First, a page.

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July 2013 Archives


M2 David Goldberg is ringleader of Rams for Memory, raising awareness and funds to fight Alzheimer’s disease

David Goldberg, M2

The Class of 2016’s David Goldberg at his White Coat Ceremony in 2012.

“I’ve been involved with Alzheimer’s advocacy since August 2010, when my maternal grandfather passed away from complications of Alzheimer’s disease,” said the Class of 2016’s David Goldberg.

“It was the start of my fourth year of college at UVA, and my friends and I started an Alzheimer’s awareness, fundraising and volunteering organization called Hoos for Memory.” They participated in the Alzheimer’s Association’s annual Walk to End Alzheimer’s and held a hot dog eating contest that raised funds to benefit Alzheimer’s research at the University of Virginia. Even after he graduated, he continued to help out, and the club continues to field teams for the Walk and to hold other fundraisers, now under the leadership of David’s sister, Lauren.

Now a student in the School of Medicine’s Class of 2016, David is looking to raise awareness with new audiences. His next step will be the 2013 Walk to End Alzheimer’s in Greater Richmond on Saturday, Oct. 5 at 4600 Cox Road in Glen Allen.

Last year David launched his team, Rams for Memory, made up of medical students and faculty. This year, he’s getting an earlier start with hopes to assemble an even bigger team. “I’m hoping that students from all across VCU, faculty, staff and alumni will join the team.” It already includes medical students, professors, public health students, nurses and undergraduates.

Goldberg and grandfather

David Goldberg with his grandfather, Ervin Alperin, in 2008.

The Walk to End Alzheimer’s is the nation’s largest event to raise awareness and funds to fight Alzheimer’s disease. Registration for the walk is free, and money is raised when walkers ask their friends and family for donations. All funds raised from the Greater Richmond walk will benefit the local chapter of the Alzheimer’s Association.

David’s connections to the university include two generations of his family tree. His father, Martin, is a graduate of the medical school’s class of 1978 and stayed on the MCV Campus for his Internal Medicine residency and cardiology fellowship. In addition, David’s grandfather Ervin Alperin attended RPI, earning a degree in Distributive Education in 1953.

You can sign up to walk or donate at the Rams for Memory team page, and you can check out David’s music video to promote the team.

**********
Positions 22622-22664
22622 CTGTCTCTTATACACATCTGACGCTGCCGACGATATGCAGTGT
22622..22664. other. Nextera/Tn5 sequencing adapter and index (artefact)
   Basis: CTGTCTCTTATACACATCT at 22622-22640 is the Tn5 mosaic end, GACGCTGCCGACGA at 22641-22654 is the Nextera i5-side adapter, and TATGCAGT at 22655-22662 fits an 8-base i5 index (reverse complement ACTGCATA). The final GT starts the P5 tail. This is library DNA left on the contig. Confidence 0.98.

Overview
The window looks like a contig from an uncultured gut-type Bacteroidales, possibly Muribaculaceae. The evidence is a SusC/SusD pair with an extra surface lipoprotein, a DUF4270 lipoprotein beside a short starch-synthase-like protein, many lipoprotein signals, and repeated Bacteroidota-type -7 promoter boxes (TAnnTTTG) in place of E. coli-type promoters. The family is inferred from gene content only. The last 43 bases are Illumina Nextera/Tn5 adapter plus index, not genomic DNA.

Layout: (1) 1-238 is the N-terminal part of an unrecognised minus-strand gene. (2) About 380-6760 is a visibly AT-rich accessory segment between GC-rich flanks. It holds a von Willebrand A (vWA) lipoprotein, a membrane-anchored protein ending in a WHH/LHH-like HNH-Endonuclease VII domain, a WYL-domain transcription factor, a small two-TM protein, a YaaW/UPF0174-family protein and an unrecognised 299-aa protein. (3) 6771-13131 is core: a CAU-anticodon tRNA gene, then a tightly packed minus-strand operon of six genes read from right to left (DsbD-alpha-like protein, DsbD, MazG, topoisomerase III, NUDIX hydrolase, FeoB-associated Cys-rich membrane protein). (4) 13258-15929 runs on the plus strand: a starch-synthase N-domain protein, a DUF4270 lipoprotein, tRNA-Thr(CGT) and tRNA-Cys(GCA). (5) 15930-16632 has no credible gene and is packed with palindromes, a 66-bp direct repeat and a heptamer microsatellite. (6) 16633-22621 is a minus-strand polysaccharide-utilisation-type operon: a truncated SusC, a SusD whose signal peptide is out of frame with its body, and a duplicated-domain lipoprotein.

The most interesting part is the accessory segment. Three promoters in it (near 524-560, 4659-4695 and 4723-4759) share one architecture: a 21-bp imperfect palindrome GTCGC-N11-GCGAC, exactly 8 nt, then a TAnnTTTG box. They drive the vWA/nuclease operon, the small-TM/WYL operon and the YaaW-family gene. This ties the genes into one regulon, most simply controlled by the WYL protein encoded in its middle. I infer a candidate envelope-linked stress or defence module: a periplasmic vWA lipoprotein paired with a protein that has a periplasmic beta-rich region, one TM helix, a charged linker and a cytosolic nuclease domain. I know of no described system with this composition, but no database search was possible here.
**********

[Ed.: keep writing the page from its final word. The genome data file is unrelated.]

Neurology’s Jim Bennett is guest columnist in Richmond Times-Dispatch

James P. Bennett, Jr., M.D., Ph.D.

James P. Bennett, Jr., M.D., Ph.D.

The July 24 edition of the Richmond Times-Dispatch carries an Op-Ed authored by James P. Bennett, Jr., M.D., Ph.D. , who holds the Bemiss Chair in the Department of Neurology.

In his column, Bennett writes about VCU’s role as one of about 60 universities to win a Clinical and Translational Science Award from the NIH. The funding supports academic medical centers that “take new knowledge, turn it into a treatment, test the treatment in humans and use the outcome to guide future research.”

He goes on to say, “The public and biomedical investigators are now real partners in disease discovery and therapy development.”

Bennett, who is the founding director of the VCU Parkinson’s and Movement Disorders Center, notes that resources from clinical earnings and federal grant dollars are becoming increasingly scarce. “We depend increasingly on philanthropy to maintain the scientific and therapeutic momentum established by the substantial public investment made in disease biology knowledge.”

Read Dr. Bennett’s full commentary online.


Alumnus Judson Frye to be honored for research conducted during his radiology residency

Judson M. Frye, M.D.

The Virginia Chapter of the American College of Radiology has recognized Judson M. Frye, M.D., with its first place award for research conducted during residency.

A graduate of the medical school’s Class of 2008, Frye remained on the MCV Campus to complete his residency training in radiology in June 2013. Now a fellow at the Mayo Clinic, he will return to Virginia in August to present the results of his research at the Virginia Chapter meeting of the American College of Radiology.

His project focused on the use of biphasic CT imaging to improve the identification of splenic hemorrhage in the setting of blunt abdominal trauma.


PM&R Resident Jason Tucker selected for seed grant funding for PRP proof of concept study

Jason Tucker, M.D.

Jason Tucker, M.D.

The Foundation for Physical Medicine & Rehabilitation has selected Jason Tucker, M.D., as one of three recipients of its 2013 New Investigator Award from the Richard Materson Education Research Fund.

Tucker, a fourth-year resident in the Department of Physical Medicine and Rehabilitation, will use the short-term seed grant of $10,000 to investigate the biological mechanism of action of an evidenced based, innovative treatment, called platelet-rich plasma, for the early stages of knee osteoarthritis.

Tucker’s proof of concept study will evaluate treatment response after ultrasound-guided platelet-rich plasma (PRP) injections into the arthritic knee. Studying synovial fluid biomarkers like growth factors, inflammatory mediators and lipids as well as mesenchymal stem cells native to the joint, he and a collaborative team will compare post-treatment data with both pre-injection baseline values and clinical outcomes to provide novel correlative information that will help explain the currently unknown biological mechanism of action of PRP.

The New Investigator Award will be presented on Saturday, October 5 during the American Academy of Physical Medicine and Rehabilitation’s Annual Assembly in Washington, D.C.

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Updated: 04/29/2016